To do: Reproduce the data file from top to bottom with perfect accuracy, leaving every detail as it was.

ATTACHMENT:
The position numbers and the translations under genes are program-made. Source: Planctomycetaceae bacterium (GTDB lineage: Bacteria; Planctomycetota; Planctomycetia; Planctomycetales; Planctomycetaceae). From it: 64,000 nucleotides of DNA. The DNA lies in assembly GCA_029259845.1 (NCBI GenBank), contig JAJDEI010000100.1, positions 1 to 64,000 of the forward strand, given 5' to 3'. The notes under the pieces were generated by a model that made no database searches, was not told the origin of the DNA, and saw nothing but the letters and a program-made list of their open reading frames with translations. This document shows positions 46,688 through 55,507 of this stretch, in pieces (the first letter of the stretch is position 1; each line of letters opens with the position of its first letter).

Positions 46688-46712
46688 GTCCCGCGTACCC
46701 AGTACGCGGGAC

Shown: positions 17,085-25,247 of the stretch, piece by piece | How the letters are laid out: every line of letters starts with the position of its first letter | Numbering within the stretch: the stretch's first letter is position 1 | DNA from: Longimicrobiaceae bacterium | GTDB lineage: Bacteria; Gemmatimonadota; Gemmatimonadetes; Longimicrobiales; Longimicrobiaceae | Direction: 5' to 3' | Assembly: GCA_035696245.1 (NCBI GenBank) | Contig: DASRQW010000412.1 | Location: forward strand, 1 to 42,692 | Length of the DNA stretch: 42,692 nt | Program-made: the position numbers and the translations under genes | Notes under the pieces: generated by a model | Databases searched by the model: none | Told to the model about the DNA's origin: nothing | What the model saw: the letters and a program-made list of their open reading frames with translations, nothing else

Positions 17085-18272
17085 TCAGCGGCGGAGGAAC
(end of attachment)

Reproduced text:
The position numbers and the translations under genes are program-made. Source: Planctomycetaceae bacterium (GTDB lineage: Bacteria; Planctomycetota; Planctomycetia; Planctomycetales; Planctomycetaceae). From it: 64,000 nucleotides of DNA. The DNA lies in assembly GCA_029259845.1 (NCBI GenBank), contig JAJDEI010000100.1, positions 1 to 64,000 of the forward strand, given 5' to 3'. The notes under the pieces were generated by a model that made no database searches, was not told the origin of the DNA, and saw nothing but the letters and a program-made list of their open reading frames with translations. This document shows positions 46,688 through 55,507 of this stretch, in pieces (the first letter of the stretch is position 1; each line of letters opens with the position of its first letter).

Positions 46688-46712
46688 GTCCCGCGTACCC
46701 AGTACGCGGGAC

Shown: positions 17,085-25,247 of the stretch, piece by piece | How the letters are laid out: every line of letters starts with the position of its first letter | Numbering within the stretch: the stretch's first letter is position 1 | DNA from: Longimicrobiaceae bacterium | GTDB lineage: Bacteria; Gemmatimonadota; Gemmatimonadetes; Longimicrobiales; Longimicrobiaceae | Direction: 5' to 3' | Assembly: GCA_035696245.1 (NCBI GenBank) | Contig: DASRQW010000412.1 | Location: forward strand, 1 to 42,692 | Length of the DNA stretch: 42,692 nt | Program-made: the position numbers and the translations under genes | Notes under the pieces: generated by a model | Databases searched by the model: none | Told to the model about the DNA's origin: nothing | What the model saw: the letters and a program-made list of their open reading frames with translations, nothing else

Positions 17085-18272
17085 TCAGCGGCGGAGGAAC